The British stamp dealer, Captain Charles McMiram, was allowed to establish a philatelic agency for Barbuda in 1968. It appears that McMiram was a student of the British monarchy and so determined to issue a series of stamps on that subject and 1 stamp was consequently released fortnightly beginning with a depiction of William The Conqueror which was issued on 16 February 1970. 
  Naturally the second in the series (issued 2 March  1970) portrayed William Rufus and it is remarkable to me what a good stab at a portrait of the "Red King" McMiram's artist made. The picture (see above) showed Rufus looking appropriately ruddy-featured and notably with the very long hair that had scandalised the contemporary clergy but perhaps rather older than a man who lived only to be 42 might have done though if he was as debauched as his critics make out then perhaps the appearance in the portrait is not as unreasonable as might first be thought.
  McMiram was faced with a similar problem right at the start of the series - no contemporary portrait of William I existed and so he opted to have the artist who designed the stamp use a portrait of himself to represent The Conqueror. Hence, even if the series does not accurately depict all the English monarchs from the end of 1066 onwards, there is one stamp dealer whose face appears in the ongoing issue! A lovely story, I think.


   Of course, 14 October 2016 will be the 950th anniversary of the Battle of Hastings when Norman rulers and Norman aristocracy grabbed power over the English and the country's wealth. As I have previously pointed out, Royal Mail does not intend to release a set of stamps to commemorate this notable anniversary although a 1980's popular music group, Pink Floyd, is to be honoured with a Royal Mail stamp issue despite having received philatelic acknowledgement from the British postal service on 2 former occasions. Instead of a set of stamps to commemorate the battle, a ridiculously overpriced "Commemorative sheet" will be released on 14 October 2015. I have long given up buying such items and so I will have no commemoration of the 950th anniversary of the Battle of Hastings in my British stamp collection but at least I can fall back on admiring the Pink Floyd  stamps - if I decide that money should be spent buying them and at that is not for sure at this stage.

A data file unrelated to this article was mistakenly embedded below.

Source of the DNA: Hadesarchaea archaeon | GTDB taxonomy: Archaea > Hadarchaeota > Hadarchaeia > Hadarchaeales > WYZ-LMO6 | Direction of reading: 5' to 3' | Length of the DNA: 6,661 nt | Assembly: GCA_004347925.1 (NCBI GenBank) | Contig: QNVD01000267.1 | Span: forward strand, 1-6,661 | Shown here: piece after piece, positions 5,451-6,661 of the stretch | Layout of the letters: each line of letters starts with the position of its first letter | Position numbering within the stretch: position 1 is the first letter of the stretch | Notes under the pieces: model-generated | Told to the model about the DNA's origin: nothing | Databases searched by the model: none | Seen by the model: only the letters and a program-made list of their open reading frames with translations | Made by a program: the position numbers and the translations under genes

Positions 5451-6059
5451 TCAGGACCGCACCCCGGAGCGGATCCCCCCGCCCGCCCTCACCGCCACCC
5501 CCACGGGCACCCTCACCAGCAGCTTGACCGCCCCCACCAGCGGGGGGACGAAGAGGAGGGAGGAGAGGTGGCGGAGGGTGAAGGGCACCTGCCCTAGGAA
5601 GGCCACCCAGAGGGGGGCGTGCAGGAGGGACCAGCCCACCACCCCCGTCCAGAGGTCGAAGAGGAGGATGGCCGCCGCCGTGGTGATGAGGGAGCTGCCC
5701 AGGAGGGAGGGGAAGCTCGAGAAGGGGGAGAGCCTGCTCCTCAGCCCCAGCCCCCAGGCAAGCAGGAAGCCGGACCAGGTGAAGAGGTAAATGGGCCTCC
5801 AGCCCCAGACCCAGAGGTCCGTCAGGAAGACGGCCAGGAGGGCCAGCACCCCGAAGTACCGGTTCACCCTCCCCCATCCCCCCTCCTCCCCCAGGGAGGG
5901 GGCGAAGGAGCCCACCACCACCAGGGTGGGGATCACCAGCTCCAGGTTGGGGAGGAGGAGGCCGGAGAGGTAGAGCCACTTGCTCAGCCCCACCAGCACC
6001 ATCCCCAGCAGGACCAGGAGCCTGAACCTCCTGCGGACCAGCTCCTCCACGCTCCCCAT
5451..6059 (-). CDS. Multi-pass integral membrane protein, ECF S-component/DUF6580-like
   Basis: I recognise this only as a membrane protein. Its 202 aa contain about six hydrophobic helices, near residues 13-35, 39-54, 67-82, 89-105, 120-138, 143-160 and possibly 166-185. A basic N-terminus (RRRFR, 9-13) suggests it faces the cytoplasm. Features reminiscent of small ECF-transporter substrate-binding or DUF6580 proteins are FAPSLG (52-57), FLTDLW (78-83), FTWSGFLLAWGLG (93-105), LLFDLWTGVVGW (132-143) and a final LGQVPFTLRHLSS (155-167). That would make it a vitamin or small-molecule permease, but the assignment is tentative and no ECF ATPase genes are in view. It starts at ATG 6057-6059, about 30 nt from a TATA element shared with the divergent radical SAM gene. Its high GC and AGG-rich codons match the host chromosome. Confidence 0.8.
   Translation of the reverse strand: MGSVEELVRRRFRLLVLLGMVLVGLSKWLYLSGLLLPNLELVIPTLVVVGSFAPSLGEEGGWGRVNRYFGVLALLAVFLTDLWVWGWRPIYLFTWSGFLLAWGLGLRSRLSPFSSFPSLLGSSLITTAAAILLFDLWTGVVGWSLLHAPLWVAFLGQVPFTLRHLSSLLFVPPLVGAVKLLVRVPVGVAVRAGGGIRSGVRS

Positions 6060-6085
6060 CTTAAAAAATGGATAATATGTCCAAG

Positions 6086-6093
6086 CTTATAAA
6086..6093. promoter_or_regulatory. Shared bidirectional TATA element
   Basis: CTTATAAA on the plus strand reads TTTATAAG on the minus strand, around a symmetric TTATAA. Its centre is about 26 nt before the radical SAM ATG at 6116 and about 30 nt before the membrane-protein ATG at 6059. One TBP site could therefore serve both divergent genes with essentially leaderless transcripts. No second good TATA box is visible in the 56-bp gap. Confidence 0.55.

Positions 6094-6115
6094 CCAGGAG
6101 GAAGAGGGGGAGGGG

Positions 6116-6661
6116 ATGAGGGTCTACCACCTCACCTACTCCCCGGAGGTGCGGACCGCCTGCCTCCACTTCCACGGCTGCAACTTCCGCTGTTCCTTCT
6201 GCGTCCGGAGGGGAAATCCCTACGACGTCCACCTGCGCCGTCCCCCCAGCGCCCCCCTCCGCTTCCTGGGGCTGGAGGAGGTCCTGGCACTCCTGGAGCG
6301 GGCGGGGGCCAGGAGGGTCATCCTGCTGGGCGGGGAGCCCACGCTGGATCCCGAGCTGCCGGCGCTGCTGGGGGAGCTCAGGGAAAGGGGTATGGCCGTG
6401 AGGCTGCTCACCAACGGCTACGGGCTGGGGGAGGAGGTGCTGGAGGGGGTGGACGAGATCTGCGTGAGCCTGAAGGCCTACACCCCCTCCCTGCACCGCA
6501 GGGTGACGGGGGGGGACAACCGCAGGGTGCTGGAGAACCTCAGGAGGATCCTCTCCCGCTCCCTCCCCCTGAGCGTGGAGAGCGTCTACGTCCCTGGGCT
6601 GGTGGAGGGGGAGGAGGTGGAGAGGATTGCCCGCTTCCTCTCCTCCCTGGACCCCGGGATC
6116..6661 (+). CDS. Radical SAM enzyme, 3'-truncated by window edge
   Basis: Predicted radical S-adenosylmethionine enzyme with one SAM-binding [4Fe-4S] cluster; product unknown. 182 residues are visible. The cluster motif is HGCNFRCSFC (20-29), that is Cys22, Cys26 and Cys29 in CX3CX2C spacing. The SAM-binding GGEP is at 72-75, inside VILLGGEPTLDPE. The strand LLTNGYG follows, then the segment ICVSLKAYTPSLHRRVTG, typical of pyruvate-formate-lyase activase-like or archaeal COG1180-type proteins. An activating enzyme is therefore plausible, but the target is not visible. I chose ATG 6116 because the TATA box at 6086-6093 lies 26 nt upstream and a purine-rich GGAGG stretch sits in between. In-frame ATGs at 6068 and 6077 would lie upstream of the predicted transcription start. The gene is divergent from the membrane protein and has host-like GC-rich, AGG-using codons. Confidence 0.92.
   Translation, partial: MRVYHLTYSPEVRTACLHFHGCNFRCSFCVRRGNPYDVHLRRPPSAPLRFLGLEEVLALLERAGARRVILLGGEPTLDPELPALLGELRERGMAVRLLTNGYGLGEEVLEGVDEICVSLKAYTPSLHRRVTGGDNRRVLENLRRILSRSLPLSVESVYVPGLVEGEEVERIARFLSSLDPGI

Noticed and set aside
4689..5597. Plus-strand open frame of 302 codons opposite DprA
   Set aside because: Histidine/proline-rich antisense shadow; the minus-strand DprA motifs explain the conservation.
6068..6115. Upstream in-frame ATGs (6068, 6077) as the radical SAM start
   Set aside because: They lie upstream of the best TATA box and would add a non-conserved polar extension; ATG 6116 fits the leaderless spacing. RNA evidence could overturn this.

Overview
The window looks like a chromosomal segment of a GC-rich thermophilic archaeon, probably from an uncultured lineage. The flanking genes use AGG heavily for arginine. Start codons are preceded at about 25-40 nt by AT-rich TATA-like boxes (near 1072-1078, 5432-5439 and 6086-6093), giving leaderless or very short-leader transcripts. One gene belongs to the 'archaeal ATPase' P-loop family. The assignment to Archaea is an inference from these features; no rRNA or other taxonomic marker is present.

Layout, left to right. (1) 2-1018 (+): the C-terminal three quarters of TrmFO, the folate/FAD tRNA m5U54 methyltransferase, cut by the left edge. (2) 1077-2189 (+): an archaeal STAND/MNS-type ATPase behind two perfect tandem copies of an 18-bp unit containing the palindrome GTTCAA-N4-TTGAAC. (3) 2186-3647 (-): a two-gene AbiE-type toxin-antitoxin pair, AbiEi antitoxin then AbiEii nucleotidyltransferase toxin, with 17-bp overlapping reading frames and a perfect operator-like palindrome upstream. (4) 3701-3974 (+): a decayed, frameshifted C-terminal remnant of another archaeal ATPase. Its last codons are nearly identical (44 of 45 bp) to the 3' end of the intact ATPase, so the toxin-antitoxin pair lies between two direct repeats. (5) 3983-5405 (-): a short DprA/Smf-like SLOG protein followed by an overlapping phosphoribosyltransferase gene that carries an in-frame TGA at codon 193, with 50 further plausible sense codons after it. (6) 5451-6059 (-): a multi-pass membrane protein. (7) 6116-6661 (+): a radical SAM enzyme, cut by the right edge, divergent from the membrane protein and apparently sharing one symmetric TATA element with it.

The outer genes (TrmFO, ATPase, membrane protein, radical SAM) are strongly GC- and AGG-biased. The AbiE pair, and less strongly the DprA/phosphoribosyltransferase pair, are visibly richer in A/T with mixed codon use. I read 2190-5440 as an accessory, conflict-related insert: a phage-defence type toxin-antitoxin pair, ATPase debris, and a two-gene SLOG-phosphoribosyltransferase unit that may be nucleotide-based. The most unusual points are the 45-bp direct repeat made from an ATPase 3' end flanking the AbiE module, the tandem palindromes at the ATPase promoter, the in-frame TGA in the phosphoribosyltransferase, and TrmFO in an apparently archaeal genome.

It may well be time to follow the same plan with my Royal Mail collection as I already follow with issues from Isle Of Man, Jersey, Guernsey, Gibraltar, Australia and so on - only buy new issues which commemorate notable anniversaries or events of local relevance. 2016 may well be the time to start following such a plan with British new issues. The Pink Floyd issue would certainly be one of the first sets to be omitted from my collection.